When I started riding, it was at a typical local riding school with lesson horses, like so many kids of my generation. I was stuck in a group of kids, all the horses wore side reins or standing martingales, and we rode single file around the arena. The instructors were apprentices or young "Bereiter" who didn't ride especially well themselves, yet. Nobody really explained anything, but we were yelled at a lot when we did something wrong (which was all the time), and public humiliation was the favorite teaching tool. Instruction was highly simplified, there was only ONE RIGHT WAY, and everything else was WRONG.
When I met my next set of teachers who were much better riders and were able to explain better, there was still the "only one way" mindset and a firm belief that in the past everything was better, that everything has gone downhill since the days of De La Guérinière - or at least since Steinbrecht's time. They instilled in us a sense of obligation to the old traditions and the school of our teachers.
The problem I found with this thinking...
is that there is often only one solution that is allowed for a certain problem, and if that solution doesn't work you get stuck very quickly. You keep trying that ONE "legal" solution over and over, hoping for a different outcome every time (insanity). It's like getting your car stuck in the mud and stepping on the gas pedal, because you were taught in driving school that that makes the car move forward. This becomes very stressful for both the horse and the rider because you feel incompetent and since you are not allowed an alternative method, all you can do is intensify the aids.
Then Shana and I started riding with another teacher who had a different approach, who broke many of the taboos or simplistic rules we had learned. His philosophy was that a good trainer should have at least 3 different solutions for each problem. It was an eye opening experience to find out that when you break some of the old rules that I had grown up with, nothing bad happens. The horse is not permanently ruined. On the contrary, problems often dissolved quickly, and we were able to progress in situations where we would have been stuck in earlier years.
Once you see that the rules you had learned don't always seem to apply, and that there are often alternative routes that lead to much better results you start questioning everything you ever learned and you start testing the rules by experimenting with alternatives.
Then you realise that the old absolute rules you learned are in reality only rules of thumb that work in a certain percentage of cases, but not always. I tell my students in lessons that the horses don't read our books. So they don't know that they are supposed to react a certain way, according to our theories.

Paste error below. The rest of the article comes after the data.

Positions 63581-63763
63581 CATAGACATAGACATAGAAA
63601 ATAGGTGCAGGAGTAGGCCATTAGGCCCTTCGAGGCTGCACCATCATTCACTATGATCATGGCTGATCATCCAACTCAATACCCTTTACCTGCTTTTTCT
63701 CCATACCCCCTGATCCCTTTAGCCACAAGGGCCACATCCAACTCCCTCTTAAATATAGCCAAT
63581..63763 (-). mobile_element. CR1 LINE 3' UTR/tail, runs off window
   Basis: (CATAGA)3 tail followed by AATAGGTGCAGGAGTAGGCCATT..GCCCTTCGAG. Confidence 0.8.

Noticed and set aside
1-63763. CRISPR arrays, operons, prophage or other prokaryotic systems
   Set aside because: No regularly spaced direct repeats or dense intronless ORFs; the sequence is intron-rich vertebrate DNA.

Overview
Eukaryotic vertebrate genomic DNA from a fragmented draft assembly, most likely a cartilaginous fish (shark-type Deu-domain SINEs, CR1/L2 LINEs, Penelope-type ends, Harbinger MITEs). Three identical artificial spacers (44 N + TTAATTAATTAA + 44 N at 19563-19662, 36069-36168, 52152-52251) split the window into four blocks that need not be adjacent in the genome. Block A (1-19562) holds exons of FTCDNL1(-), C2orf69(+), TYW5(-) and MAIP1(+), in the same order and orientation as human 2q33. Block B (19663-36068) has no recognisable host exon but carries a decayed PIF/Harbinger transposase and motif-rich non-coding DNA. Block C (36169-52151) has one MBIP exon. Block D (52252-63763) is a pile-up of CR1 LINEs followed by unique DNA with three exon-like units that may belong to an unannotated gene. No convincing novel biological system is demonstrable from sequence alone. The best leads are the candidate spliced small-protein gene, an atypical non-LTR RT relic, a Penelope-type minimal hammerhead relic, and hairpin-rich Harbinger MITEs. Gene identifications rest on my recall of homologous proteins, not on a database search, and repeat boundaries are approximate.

Horse and rider are a complex system with very many moving parts and variables. That's why riding is not like math or physics where everything is very precise and laws are absolute, but it's more like a social science where rules reflect statistical frequencies more than anything. They apply only in a certain percentage of cases. And there are rules that interact or interfere with each other, which creates the so-called "exceptions" to the rule.
After a while it almost seems that there are no rules. Everything can be right, and everything can be wrong, depending on the situation. What is a brilliant therapy for one horse can be disastrous for another.
So after having studied "the box" for years, you start thinking outside the box, and finally you blow the box up because it no longer serves you. This is a very liberating experience, as it allows you to experiment freely and to find creative individual solutions to the problems you encounter. You start to see valuable information in all equestrian traditions. And you start working more and more from a set of biomechanical and psychological principles, instead of procedural rules.
These traditional procedural rules originated in the military where a large number of horses and riders had to be brought to a relatively low level in a short amount of time, and they all had to "function" the same way, in order to be exchangeable. Independent thought and action is not welcome in the military and is suppressed.
Nowadays, that is luckily no longer applicable. We have the luxury of being able to find individual solutions for ourselves and our horses. And that is what we want to teach to our students. We want to give them the tools and the understanding they need to make their own decisions and to find their own solutions that work for THEM and for THEIR horses, instead of blindly following a method or emulating someone else's personal style, which may or may not work for them and their horses.
We want to fit the method to the individual horse, not the horse to the method.